While the circumstances seem familiar – heroine relocates from big city to small town – the author makes them feel new.  In this case, Georgia is homesick for the city.  And the inhabitants of the small town are somewhat less than welcoming to her, even though she spent part of her childhood there.  It’s a refreshingly not-rosy twist on small town life.  That said, the inhabitants seem to have good reasons for their actions and attitudes.  They’re individuals who are reacting (some better than others) to a murder in their midst.
The mystery is well plotted with some interesting twists.  The local history is unavoidably tied up in the murder and the reasons for it.  Since the book is written in first-person, it’s fun to follow Georgia on her investigation and ‘listen in’ on her real opinions.   She’s intelligent, witty, and doing her best to act like a grown-up, even in the presence of her grandfather.  Not always an easy feat.  Their relationship seems absolutely realistic.  Obviously, there’s more to come, but this is a very solid start to a mystery series.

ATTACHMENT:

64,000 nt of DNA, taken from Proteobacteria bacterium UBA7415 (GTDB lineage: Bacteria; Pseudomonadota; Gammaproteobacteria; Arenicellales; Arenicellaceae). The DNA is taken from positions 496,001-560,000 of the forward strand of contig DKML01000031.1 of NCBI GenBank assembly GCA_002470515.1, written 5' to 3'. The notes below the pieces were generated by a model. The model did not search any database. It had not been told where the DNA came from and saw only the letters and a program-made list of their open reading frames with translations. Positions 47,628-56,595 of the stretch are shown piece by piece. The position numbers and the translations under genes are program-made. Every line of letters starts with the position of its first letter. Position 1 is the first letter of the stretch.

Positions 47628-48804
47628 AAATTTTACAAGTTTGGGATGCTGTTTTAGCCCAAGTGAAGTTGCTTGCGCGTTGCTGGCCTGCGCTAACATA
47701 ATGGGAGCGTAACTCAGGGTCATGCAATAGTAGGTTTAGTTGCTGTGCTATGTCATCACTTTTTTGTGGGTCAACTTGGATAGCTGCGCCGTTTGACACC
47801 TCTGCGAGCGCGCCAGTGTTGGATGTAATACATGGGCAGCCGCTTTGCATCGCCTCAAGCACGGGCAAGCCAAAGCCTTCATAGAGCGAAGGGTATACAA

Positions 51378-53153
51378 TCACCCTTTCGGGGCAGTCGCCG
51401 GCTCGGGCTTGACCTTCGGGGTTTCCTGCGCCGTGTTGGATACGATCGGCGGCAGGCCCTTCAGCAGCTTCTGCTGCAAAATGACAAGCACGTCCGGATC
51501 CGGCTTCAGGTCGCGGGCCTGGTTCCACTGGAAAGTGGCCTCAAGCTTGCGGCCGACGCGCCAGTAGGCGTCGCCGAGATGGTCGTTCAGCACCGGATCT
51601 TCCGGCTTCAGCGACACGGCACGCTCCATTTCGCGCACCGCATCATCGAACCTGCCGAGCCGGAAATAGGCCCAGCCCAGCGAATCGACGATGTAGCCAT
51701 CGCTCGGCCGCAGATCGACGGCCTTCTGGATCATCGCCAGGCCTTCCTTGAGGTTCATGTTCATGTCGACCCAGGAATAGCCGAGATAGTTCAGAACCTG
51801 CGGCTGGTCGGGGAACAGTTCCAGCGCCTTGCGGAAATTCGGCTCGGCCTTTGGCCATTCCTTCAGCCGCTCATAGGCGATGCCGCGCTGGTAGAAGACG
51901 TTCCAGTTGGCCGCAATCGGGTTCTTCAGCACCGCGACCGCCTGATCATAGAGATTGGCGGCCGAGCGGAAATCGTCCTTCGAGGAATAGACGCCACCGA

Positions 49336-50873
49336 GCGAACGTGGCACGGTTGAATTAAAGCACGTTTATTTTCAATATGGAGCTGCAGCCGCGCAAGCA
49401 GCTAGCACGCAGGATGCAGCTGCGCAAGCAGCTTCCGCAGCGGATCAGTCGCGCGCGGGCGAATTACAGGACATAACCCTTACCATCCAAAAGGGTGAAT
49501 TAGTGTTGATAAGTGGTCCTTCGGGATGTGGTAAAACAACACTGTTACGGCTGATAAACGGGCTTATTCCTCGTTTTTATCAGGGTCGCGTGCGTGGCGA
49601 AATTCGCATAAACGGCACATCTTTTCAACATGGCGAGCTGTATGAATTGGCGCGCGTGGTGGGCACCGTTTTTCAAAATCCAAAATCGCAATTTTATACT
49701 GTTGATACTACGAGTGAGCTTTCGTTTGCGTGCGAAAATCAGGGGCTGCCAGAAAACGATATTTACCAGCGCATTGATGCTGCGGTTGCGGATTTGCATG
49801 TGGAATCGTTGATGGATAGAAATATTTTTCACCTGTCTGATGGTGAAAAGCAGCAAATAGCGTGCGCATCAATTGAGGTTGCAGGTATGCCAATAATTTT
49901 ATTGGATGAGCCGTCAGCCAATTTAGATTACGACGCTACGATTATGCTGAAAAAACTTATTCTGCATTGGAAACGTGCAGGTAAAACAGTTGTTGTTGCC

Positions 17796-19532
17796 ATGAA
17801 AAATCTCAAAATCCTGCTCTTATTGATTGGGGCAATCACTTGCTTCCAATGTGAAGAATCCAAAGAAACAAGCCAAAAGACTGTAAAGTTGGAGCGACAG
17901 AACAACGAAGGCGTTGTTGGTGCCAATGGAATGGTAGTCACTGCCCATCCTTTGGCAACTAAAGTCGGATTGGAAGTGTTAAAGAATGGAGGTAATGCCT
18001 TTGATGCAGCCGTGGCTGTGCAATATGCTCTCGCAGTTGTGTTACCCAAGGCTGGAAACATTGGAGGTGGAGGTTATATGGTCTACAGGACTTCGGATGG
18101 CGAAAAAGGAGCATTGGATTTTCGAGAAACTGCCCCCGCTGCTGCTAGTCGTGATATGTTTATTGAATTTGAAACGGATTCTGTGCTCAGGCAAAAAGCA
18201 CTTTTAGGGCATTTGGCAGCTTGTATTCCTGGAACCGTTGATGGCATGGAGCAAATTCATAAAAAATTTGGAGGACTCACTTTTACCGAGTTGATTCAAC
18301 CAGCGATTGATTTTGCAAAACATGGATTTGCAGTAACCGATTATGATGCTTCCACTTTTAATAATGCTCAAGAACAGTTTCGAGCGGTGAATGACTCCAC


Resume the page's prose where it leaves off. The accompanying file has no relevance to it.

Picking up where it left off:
Rating: 7
July 2014
ISBN# 978-0-425-26795-0 (paperback)

Friday, August 08, 2014

Blood Song - Anthony Ryan

Blood Song
A Raven’s Shadow Novel
Anthony Ryan

On the first page, we meet Vaelin Al Sorna, aged thirty or so, hated enemy of the Emperor and condemned to a terrible death for his crimes.  The scribe accompanying him wants to hear the real story of the man now known as Hope Killer, and Vaelin obliges, beginning with his memory of being taken to, and left at, the gates of the Order by his father.  His father then turns away and rides off into the mist.  Vaelin is all of ten years old.  From that point on, his life, his body, and his mind are tempered by the brothers.  The Sixth Order produces warriors for the Faith.  Of course there are other boys in his group.  They room together, train together, and eat together.  They die together, too.  Or alone, depending on the circumstances.  The training is brutal; not everyone lives to see the end of it.  That is a simple and accepted fact.